Wouldn’t it be great if all of the work that has been done in recent years to change over to renewable energies and greener agricultural development had beneficial side effects beyond cleaning the environment of carbon emissions? Well according to researchers from the Tel Aviv University it already has in the form of reduced child mortality rates.
Since its inception Israel has been at the forefront of agricultural innovation. This was based out of necessity. But the country did not have to share its new techniques with developing nations in Africa as it did for decades after independence. And now we see that such largesse not only helped stop famine, but also saved babies’ lives.
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TAU scientists used wide-scale data to determine a correlation between the “Green Revolution” in agriculture and the dramatic reduction in infant mortality in the developing world. The Green Revolution was a global effort to increase the global crop yield during the second half of the twentieth century.
It needs to be remembered that there is a difference between causality and coincidence. If 100 people with a disease such as cancer all drink lots of coffee for six months and eighty of them go into remission, this does not mean that coffee helps fight cancer.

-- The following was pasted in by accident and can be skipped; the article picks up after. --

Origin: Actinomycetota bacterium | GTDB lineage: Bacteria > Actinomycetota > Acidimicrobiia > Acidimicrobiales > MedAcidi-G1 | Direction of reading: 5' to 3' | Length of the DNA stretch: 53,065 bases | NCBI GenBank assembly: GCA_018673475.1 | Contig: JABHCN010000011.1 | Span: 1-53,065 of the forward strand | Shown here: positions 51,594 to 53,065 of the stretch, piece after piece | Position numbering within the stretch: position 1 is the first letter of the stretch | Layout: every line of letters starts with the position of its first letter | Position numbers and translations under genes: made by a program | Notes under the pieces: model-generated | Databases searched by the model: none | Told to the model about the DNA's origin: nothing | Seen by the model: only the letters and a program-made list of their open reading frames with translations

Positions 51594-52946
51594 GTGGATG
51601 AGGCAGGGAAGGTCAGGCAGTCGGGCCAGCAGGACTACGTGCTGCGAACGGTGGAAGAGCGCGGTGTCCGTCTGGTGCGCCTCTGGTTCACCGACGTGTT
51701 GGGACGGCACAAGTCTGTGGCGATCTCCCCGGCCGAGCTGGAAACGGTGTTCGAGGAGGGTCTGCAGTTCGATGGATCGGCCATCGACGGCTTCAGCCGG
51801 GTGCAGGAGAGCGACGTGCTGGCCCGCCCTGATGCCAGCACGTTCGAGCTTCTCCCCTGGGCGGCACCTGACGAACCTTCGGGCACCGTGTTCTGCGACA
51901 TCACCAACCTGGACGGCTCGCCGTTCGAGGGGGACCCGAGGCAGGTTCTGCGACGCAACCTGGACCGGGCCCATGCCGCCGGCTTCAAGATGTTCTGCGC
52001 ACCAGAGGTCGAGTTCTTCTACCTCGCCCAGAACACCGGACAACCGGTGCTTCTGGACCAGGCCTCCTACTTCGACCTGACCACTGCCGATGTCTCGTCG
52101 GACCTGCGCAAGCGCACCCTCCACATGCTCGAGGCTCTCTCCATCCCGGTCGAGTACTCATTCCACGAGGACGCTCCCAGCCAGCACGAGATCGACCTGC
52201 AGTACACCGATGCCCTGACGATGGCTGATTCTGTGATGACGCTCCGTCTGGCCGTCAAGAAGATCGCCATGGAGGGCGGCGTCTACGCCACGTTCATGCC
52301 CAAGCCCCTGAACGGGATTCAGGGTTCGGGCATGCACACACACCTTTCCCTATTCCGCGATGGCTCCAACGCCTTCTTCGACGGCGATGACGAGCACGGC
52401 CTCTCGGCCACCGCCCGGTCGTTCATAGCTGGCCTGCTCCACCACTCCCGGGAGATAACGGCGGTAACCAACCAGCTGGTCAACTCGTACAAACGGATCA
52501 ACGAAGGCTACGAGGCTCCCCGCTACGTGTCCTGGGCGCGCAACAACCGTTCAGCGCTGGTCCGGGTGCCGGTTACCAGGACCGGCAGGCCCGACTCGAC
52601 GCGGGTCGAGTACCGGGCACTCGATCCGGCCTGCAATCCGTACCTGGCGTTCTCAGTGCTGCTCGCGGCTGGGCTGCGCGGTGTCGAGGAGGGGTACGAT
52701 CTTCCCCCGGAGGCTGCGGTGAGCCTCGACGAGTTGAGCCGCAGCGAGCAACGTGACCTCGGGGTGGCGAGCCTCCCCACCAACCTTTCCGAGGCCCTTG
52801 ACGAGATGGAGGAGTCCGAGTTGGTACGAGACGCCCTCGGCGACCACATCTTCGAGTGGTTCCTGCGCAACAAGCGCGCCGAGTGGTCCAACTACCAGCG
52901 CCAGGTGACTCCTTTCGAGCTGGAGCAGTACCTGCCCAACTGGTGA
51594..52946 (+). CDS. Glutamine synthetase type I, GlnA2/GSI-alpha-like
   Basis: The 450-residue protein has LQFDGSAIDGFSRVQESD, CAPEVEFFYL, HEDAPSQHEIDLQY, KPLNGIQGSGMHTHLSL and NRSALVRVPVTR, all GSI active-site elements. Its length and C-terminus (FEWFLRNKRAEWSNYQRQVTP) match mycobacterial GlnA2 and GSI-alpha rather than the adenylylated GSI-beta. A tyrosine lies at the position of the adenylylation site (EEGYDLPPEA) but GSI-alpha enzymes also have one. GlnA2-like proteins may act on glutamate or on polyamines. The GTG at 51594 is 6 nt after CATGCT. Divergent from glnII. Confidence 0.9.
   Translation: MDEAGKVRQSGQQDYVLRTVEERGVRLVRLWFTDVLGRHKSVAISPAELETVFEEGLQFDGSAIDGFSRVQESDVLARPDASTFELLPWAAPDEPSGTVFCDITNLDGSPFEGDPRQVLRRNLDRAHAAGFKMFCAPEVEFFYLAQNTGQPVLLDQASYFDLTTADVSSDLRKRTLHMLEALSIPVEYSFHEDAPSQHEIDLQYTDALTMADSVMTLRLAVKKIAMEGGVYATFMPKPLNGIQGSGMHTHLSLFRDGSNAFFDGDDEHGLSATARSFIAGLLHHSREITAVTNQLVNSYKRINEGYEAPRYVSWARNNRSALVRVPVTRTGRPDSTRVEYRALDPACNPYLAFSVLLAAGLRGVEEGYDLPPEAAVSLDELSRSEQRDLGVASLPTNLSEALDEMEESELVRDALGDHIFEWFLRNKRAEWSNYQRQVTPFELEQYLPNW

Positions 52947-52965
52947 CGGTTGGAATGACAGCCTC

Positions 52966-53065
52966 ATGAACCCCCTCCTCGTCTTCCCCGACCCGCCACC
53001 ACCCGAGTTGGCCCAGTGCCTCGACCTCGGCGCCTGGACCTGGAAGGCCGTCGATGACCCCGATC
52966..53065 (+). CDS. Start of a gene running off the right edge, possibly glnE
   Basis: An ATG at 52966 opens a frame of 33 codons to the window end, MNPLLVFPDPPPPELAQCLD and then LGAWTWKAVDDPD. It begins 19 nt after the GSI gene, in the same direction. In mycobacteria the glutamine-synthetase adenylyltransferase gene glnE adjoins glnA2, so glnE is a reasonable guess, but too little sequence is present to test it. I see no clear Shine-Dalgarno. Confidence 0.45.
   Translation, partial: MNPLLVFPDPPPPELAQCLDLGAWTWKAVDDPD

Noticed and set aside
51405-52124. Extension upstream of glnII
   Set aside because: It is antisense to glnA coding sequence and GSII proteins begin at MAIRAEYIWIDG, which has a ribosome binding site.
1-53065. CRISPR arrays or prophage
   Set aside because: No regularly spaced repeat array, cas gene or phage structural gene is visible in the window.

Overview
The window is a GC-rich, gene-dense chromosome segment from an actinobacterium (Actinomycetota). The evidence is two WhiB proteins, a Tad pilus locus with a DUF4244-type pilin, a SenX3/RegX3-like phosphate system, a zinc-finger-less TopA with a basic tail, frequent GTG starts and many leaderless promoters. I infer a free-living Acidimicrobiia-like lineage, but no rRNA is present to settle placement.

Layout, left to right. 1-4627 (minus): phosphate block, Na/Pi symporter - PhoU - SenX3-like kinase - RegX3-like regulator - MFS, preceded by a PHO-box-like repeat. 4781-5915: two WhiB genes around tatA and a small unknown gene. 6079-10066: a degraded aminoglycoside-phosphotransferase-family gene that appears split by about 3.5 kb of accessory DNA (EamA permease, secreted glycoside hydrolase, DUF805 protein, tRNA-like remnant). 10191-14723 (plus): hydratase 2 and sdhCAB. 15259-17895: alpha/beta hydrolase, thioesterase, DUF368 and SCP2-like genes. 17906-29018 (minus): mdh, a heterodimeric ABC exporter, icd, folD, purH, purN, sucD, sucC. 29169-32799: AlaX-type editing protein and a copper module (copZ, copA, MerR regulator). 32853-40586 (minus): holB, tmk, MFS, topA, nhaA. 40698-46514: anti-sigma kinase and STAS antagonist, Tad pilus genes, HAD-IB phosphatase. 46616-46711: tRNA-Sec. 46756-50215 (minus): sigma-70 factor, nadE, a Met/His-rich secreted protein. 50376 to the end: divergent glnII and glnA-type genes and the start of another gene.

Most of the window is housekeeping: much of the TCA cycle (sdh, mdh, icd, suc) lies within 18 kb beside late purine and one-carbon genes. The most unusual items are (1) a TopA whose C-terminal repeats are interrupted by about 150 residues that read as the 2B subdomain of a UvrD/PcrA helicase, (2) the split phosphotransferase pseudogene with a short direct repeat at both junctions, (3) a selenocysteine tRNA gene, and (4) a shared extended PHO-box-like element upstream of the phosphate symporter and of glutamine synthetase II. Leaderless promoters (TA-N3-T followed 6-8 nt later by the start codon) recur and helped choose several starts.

First of all, a much larger number of participants in any such study would be required for it to be scientific. The participants must also all be screened for any other variables. And, of course, they must all be suffering from the same type of cancer, receiving the exact same treatment and not have any other outside factors which may have affected recovery.
The scientist from Tel Aviv University of course followed serious scientific protocols when conducting their research.
The researchers collected detailed data about the mortality rates of 600,000 infants born in 37 developing countries between 1961 and 2000, and cross-referenced them with information about the diffusion of the improved Green Revolution seeds in the place and year of birth of each of these infants. Using sophisticated statistical methods, they estimated the association between these two variables.
The analysis found a statistically significant causal link between the two data sets. In locations where improved varieties diffused earlier – in part because of the types of crops grown, there was also a more rapid decrease in mortality rates.
“In our study, we sought to use empirical methods based on our hypothesis that larger crop larger yields could improve the level of nutrition of pregnant women and young children, and also increase household income, thus contributing indirectly to improved health,” explained Dr. Fishman, of the TAU Department of Public Policy and the Boris Mints Institute for Strategic Policy Solutions to Global Challenges, who contributed to the research.
“During the Green Revolution, there was support for international public agricultural R&D with a focus on developing higher-yielding strains of common staple crops, such as wheat, rice, and corn. By the end of the 20th century, approximately 60% of the developing world’s agricultural lands were using these varieties.”
“Our study proves the historical importance of agricultural R&D for the health of the rural populations in the developing world. We showed that improved crop varieties, which thus improved nutrition and income and reduced hunger, saved the lives of tens of millions of children in the second half of the twentieth century, and have most likely also brought about improved health for tens of millions of other individuals not directly visible in the data,” said Dr. Fishman.